REBUILDING CONNECTION BETWEEN CHILDREN AND PARENTS WHO USED VIOLENCE
In the aftermath of family violence, it takes a great deal of work to ensure a child’s safety and...
Domestic Violence, social services and other child-serving programs are each essential parts of a community’s service network for children and families. Given the prevalence and effects of experiencing domestic violence on children, families and program staff, organizations and systems must recognize the impact of trauma on children and youth entering their programs in addition to the needs of adult survivors. In order to adequately support healing and resiliency within families involved in these programs (and staff), and to break the intergenerational cycle of violence, programs should adopt trauma-informed approaches, philosophies, policies, and advocacy.
According to the National Child Traumatic Stress Network – Trauma-informed care occurs when all parties involved recognize and respond to the impact of traumatic stress on those who have contact with an organization, including children, caregivers, and service providers. Trauma-informed organizations infuse and sustain trauma awareness, knowledge, and skills into their organizational cultures, practices, and policies. Collaborating with all those who are involved with the child and using the best available science will maximize physical and psychological safety, facilitate the recovery of the child and family, and promote and support staff well-being. Organizations that serve children and families have an opportunity and an obligation to identify those experiencing trauma and help them receive appropriate care as early as possible, to prevent potential negative outcomes and promote children’s ability to thrive. Trauma-informed care also requires that organizations support their staff by preventing and addressing the impact of secondary trauma.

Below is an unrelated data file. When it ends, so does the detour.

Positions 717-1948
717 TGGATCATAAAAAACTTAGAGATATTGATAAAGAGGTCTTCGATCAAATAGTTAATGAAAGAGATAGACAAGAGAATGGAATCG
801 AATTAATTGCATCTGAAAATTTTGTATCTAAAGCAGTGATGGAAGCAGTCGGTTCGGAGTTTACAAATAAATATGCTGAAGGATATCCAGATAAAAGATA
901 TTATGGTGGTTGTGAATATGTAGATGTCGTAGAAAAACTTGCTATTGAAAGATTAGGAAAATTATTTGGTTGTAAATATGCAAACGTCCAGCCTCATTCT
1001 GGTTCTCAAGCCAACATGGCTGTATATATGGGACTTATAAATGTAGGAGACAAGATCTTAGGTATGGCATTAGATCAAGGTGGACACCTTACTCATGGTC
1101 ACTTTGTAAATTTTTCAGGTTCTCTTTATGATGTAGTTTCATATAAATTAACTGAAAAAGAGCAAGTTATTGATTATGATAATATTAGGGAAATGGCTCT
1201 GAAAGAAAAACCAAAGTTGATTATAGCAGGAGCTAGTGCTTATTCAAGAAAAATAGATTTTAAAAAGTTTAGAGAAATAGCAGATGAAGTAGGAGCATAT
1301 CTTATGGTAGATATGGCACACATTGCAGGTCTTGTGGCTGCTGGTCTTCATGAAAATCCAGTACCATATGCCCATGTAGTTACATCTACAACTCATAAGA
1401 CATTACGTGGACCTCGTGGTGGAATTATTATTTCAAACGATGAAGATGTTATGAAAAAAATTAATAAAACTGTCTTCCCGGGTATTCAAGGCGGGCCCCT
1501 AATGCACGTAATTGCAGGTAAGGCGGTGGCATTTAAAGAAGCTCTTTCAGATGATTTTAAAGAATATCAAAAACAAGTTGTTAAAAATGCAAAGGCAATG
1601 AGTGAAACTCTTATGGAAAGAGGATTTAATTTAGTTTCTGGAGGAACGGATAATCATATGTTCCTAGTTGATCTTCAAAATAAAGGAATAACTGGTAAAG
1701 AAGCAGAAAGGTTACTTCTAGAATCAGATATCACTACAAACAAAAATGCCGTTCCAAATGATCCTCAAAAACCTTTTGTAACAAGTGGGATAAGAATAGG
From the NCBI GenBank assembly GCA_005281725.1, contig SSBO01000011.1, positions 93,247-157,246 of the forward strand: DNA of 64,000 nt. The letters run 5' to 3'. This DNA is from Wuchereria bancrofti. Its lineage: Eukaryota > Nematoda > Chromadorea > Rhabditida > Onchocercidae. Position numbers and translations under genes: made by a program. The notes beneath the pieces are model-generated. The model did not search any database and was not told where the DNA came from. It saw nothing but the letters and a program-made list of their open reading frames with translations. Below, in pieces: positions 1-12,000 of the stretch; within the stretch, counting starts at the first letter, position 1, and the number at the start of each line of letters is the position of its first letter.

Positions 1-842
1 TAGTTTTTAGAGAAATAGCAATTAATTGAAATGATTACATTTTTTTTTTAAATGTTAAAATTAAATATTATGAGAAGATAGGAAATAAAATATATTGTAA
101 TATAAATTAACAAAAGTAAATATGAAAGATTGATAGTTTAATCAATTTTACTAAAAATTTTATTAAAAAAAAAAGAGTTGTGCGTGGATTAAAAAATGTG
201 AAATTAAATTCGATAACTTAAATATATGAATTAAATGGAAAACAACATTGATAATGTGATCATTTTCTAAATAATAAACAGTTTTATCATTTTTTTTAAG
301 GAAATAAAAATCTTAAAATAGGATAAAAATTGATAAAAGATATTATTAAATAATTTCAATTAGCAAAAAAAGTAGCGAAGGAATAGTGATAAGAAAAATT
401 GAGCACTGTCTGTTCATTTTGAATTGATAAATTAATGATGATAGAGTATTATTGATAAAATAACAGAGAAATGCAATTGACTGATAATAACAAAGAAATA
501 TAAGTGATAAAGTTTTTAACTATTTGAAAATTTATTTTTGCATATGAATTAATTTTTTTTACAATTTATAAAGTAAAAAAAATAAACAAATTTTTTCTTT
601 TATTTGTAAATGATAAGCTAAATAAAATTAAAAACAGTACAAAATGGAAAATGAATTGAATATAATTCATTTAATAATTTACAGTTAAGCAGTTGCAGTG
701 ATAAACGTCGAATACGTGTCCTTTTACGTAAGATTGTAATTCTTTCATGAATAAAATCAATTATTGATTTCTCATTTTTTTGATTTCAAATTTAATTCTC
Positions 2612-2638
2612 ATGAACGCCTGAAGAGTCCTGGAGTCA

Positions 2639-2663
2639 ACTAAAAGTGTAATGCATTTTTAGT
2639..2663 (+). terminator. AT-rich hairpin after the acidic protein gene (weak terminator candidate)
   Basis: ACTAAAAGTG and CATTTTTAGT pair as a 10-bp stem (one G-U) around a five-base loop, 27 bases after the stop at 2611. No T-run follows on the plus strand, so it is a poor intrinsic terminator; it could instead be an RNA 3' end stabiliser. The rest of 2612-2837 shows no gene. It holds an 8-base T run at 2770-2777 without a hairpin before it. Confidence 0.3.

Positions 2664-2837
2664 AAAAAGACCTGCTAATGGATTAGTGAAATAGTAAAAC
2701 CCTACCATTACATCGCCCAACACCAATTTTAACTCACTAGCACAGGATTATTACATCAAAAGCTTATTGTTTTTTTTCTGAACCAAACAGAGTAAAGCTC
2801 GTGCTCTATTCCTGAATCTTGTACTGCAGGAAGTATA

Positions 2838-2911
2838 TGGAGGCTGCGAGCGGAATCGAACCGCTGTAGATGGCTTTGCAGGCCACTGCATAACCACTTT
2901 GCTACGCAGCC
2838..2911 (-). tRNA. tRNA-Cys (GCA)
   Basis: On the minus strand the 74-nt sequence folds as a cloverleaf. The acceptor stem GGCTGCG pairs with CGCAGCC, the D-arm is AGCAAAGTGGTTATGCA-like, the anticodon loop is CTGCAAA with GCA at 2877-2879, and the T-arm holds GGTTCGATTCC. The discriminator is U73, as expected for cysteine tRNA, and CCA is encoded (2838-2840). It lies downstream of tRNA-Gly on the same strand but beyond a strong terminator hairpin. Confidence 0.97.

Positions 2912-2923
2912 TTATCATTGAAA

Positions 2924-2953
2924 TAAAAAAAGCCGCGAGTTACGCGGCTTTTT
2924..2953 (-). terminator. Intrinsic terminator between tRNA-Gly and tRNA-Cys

A service system with a trauma-informed perspective is one in which programs, agencies, and service providers:
Routinely screen for trauma exposure and related symptoms
Use evidence-based, culturally responsive assessment and treatment for traumatic stress and associated mental health symptoms
Make resources available to children, families, and providers on trauma exposure, its impact, and treatment
Engage in efforts to strengthen the resilience and protective factors of children and families impacted by and vulnerable to trauma
Address parent and caregiver trauma and its impact on the family system
Emphasize continuity of care and collaboration across child-service systems
Maintain an environment of care for staff that addresses, minimizes, and treats secondary traumatic stress, and that increases staff resilience
These activities are rooted in an understanding that trauma-informed agencies, programs, and service providers:
Build meaningful partnerships that create mutuality among children, families, caregivers, and professionals at an individual and organizational level.
Address the intersections of trauma with culture, history, race, gender, location, and language, acknowledge the compounding impact of structural inequity, and are responsive to the unique needs of diverse communities.
For more information – visit: https://www.nctsn.org/